Merchant of Death
Money, Guns, Planes, and the Man Who Makes War Possible

Blood from Stones

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A Hidden Grain of Truth that Should Resonate
The Los Angeles Times has an interesting feature on the late Hezbollah leader Imad Mughniyah and his rather mysterious death on Feb. 12 in Damascus.

Mughniyah, of course, was one of the true pioneers in the use of terrorist tactics by radical Islamists against the West. Among the interesting details the report has is that, on the night his car blew up, incinerating him inside, Mughniyah was on his way to meet Syrian president Bashar Assad.

But there was one Mughniyah quote buried deep in the story that I thought was perhaps the most important in looking at what Hezbollah, Iran and Syria are up to. This should particularly resonate for those looking at Hezbollah in Latin America.

In an interview that he gave just before his death, and which was published afterward, Mughniyah was quoted as saying the following:

"The Americans are making up stories about me and hold me responsible for a lot of attacks against them that happened around the world," he told Ibrahim al-Amine of Lebanon's Al-Akhbar. "Sometimes they think of me as if I have the key to the universe. It is difficult for them to understand that I am part of an institution that patiently plans and designs its moves."

Yes, that is what is particularly difficult for U.S. policy makers to understand.

The several billion dollars of promised Iranian investment in Latin America, the careful cultivation of Hugo Chavez in Venezuela, the outreach to Bolivia, whose president, Evo Morales, arrived in Tehran yesterday, the opening of embassies across a region where it has no historical and few commercial ties, is not just a random desire by Iran to spend money.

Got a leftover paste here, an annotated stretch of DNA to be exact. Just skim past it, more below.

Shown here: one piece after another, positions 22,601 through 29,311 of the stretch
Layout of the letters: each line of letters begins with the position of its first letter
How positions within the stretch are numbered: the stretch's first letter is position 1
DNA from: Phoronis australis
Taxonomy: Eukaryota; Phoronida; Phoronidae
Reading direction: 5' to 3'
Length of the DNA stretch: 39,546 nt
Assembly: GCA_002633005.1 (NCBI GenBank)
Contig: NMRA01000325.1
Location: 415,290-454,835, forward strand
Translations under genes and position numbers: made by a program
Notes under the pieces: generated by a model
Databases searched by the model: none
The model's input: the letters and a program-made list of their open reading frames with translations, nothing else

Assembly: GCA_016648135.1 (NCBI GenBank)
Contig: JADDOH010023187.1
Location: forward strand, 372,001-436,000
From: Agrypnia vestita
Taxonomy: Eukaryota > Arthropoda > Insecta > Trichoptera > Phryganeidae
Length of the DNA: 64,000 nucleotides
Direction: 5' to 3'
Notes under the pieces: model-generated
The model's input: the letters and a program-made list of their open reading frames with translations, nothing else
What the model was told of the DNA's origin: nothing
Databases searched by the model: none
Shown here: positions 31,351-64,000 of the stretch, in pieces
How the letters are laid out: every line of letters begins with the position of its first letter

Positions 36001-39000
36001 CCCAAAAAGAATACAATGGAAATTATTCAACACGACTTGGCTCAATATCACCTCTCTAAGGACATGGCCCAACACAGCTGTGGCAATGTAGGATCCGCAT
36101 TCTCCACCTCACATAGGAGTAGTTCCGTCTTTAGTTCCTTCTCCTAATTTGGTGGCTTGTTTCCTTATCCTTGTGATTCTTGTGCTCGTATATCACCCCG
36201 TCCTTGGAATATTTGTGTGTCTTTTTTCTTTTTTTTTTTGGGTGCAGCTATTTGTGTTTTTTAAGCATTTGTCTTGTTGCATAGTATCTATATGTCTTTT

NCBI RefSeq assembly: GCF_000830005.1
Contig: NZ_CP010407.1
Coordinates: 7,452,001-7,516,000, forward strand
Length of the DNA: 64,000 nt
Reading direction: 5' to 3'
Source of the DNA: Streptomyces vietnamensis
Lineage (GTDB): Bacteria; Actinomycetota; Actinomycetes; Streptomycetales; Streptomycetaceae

There is a carefully thought-out plan, visible in the intelligence training Iran is offering, the banks opening in Venezuela to bypass international sanctions, and promises (often empty) of massive aid.

It is easier to personalize a problem and demonize an individual than it is to try to look for the broader, and more dangerous issues in terrorism and other security-related topics. This was true in the drug war in Colombia.

The thinking in the 1980s was that if Pablo Escobar were eliminated, the cocaine empire would crumble. When it didn't, the mantra was that the trade would collapse when the Cali cartel was eliminated. Then, the Northern Valley cartel, the the FARC.

Now, the Northern Valley folks are in US prisons, as are most of the Cali people. The FARC is in disarray. What has not changed is the amount of cocaine being produced in Colombia. An interesting conundrum we would rather not examine.

Because of this tendency to personalize a problem, the wider issues are often missed.

I have sat in discussions with senior government officials on the security threats from Latin America where neither Venezuela nor Iran is ever mentioned. Where Daniel Ortega, the gatekeeper to much of the Central American criminal/terrorist pipeline, is not mentioned.

The reason, according to a friend who has been in meeting where Latin American issues are discussed, is that it is an article of faith, believed zealously by many policy makers that 1) there is nothing unusual going on in Latin America; 2) if it is going on, it isn't serious; and 3) if it is serious, we can handle it.

In other words, mutually reinforcing, false assumptions, and one that Mughniyah, among many others, understood and exploited.
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